Article: Inked Magazine: Diablo Cody interview relives Robert Pattinson discovery

From Inked Magazine:




Diablo Cody
Diablo Cody

Diablo Cody Says No
by Jason Buhrmester, Photos by Patrick Hoelck

 There is a tornado in the room but Diablo Cody doesn’t notice. While a hairstylist buzzes around her, clothing stylists lay out a spread of dresses and jewelry, and various people, including a movie studio representative and photography assistants, run in and out of the room, Cody juggles three conversations, all without turning her head away from the makeup artist. She discusses ideas with the photographer, talks about a tattoo on the clothing stylist’s foot, and, from across the room, she overhears someone use the word reportage. “That’s a good word,” she says to no one in particular.

Cody is a word person. She grew up a punk rock girl in Chicago and started her writing career blogging about her days as a Minneapolis stripper, a gig that led to a book deal for her memoir, Candy Girl. She wrote the script for the breakout movie Juno, a screenplay loaded with the quirky phrases that have become her style, and won an Oscar. Fans loved her for being an unknown and outspoken tattooed woman from the Midwest who conquered Hollywood, a city overflowing with would-be screenwriters huddled in workshops. Critics derided her for the same reasons. Cody didn’t notice. She stuck to the words. She created the Showtime series United States of Tara with Steven Spielberg and wrote Jennifer’s Body, a horror film about a teenage cannibal, played by Megan Fox, that hits theaters this month.

As she lounged on a couch in an L.A. photo studio, Cody, 31, talked tattoos, the dark side of Bono, partying at the Playboy Mansion, and why she’s finally adding a new entry to her word list: no.

INKED: Tell us about Jennifer’s Body.

DIABLO CODY: I don’t know what could be more appealing than a movie in which Megan Fox plays a teenage cannibal who preys exclusively on boys. [Laughs.] It was an idea I had after I wrote Juno but before Juno was made. I was feeling experimental and I felt like writing a horror movie. I grew up on horror movies, especially those classic ’80s horror movies with teenagers in peril, adults who don’t listen, women who are either incredibly heroic or incredibly sexy or both. You’ll notice that the last person standing in a horror movie is typically female, which is an interesting part of the genre. I didn’t want to write a modern horror movie. I wanted to write a classic horror movie. I wanted the whole vibe to be 1983, and I think we pulled that off.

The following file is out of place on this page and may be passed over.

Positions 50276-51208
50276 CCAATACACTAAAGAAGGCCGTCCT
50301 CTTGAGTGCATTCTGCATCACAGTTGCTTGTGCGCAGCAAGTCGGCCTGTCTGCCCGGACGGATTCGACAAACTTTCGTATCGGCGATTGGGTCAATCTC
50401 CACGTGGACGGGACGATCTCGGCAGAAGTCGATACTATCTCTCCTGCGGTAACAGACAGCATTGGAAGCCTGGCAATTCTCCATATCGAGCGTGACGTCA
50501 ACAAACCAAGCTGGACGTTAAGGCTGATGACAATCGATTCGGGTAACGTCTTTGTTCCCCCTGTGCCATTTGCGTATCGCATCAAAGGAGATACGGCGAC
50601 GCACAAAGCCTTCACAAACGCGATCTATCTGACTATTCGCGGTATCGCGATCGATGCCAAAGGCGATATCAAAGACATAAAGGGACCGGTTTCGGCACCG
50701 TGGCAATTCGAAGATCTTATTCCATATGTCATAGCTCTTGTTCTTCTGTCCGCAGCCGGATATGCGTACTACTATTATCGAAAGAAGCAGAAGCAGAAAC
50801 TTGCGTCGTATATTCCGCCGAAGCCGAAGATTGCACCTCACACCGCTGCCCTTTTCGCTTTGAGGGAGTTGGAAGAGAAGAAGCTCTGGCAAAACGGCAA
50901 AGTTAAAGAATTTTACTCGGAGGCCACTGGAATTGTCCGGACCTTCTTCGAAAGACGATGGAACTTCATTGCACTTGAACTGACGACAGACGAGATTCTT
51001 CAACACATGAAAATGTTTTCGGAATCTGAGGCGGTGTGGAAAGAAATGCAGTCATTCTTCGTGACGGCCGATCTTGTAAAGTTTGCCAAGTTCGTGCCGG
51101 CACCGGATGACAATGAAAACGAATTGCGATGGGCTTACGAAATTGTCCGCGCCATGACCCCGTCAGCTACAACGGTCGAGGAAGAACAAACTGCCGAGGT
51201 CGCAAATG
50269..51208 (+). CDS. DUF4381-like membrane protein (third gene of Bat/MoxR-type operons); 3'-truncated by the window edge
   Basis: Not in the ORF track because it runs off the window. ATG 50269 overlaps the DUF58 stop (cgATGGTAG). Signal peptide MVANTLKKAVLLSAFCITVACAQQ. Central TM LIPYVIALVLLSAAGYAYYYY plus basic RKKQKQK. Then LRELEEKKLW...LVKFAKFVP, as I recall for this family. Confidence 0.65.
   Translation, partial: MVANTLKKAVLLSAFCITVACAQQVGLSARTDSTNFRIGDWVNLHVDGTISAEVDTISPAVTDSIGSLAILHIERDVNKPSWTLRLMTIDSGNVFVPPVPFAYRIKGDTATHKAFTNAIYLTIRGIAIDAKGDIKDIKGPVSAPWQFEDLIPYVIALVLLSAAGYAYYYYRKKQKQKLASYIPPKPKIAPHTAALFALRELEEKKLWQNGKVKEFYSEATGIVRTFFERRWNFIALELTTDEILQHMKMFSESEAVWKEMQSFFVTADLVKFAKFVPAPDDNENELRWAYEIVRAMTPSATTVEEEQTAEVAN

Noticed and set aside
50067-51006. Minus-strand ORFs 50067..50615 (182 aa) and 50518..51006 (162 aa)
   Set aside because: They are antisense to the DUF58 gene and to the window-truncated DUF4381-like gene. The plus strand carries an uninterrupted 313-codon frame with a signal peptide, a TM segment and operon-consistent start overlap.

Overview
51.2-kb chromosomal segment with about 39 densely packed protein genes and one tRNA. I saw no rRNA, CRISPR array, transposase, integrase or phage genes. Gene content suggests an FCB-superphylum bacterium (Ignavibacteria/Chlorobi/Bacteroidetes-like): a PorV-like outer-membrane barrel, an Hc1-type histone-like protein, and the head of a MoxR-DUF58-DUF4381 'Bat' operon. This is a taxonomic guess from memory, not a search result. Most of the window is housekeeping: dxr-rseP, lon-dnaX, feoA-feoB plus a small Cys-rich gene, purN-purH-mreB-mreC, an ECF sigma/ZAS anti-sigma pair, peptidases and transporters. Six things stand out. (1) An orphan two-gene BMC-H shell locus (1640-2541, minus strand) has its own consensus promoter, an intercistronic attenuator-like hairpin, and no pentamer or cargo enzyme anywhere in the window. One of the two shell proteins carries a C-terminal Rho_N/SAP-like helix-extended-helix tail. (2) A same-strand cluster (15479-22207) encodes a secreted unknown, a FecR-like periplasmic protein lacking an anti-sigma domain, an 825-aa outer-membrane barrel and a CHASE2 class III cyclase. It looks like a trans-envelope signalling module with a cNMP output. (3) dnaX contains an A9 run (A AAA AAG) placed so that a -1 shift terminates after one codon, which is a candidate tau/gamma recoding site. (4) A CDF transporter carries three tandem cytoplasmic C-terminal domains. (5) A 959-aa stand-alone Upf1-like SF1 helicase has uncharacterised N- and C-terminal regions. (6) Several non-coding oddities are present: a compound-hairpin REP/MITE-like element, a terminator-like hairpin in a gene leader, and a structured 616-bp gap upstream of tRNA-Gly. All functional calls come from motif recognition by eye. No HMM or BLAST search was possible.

Why a cheerleader instead of a cannibal goth girl?

She’s actually not a cheerleader. That’s a misunderstanding. She’s on the flag team. If you’ve ever been in high school you know there’s a distinction. Honestly, I think Jennifer is the kind of girl who knows that she looks good in the skirt. She wants an opportunity to be front and center. The other girls are like her backup dancers.

We’ve heard that she is possessed.

I don’t want to give away the whole plot to your readers, but she is possessed by a demon and there is a villainous rock band in the film.

Is that idea of the evils of rock music a reflection of your Catholic upbringing?

That’s interesting because all of the action takes place in this kind of Minnesota Lutheran town. Those are the kinds of people who make you burn your KISS records. But, really, I was inspired by these earnest, cheesy eyeliner emo bands out there. They come off as so cuddly and sensitive. What if one of those bands was secretly totally fucking evil?

How much Slayer did you listen to while writing this?

The funny thing is I was listening to stuff like U2 and Coldplay. Everybody looks for the dark influences with a band like Gwar, but nobody thinks to look for the dark influences in somebody like Bono.

Were you forced to tone down any of the gore in the film?

In the first draft of the script I wanted somebody to be completely disemboweled. I wanted to see the intestines strewn about the forest like party streamers. I think I even used that exact phrase. It didn’t make it. I think people thought the party streamers comparison took it too far.

Why a cannibal? Are zombies and vampires over?

No. Vampires are very much in style right now. Look at Twilight. For me, it was the blatant symbolism of a female cannibal. Ever since Hall & Oates wrote “Maneater” we’ve had this idea of a beautiful woman preying on the souls of men. I wanted to do a literal version of that.

We read on your Twitter that you were at a party with Robert Pattinson from Twilight and didn’t recognize him.

Awww. I’m old. [Laughs.] That anecdote was merely meant to illustrate the fact that I am out of touch. He’s a beautiful man and I would certainly recognize him now.

So, what happened?

He wouldn’t remember this happening. I honestly just went up and borrowed a light from him and I couldn’t understand why there was this vibration in the crowd like, You’re talking to him! I thought, You mean that guy with the cigarettes? Aw, this sounds terrible. You know what I love about Twitter is the spontaneity, like you can share an anecdote like you would with your friends—but then there’s always the risk that this brilliant, beautiful man is going to think I’m a douchebag.



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Dedicated in a non-obsessive yet kind've addictive way to all things Robert Pattinson. Gorgeous, sexy, intelligent, funny, smart, witty Bri

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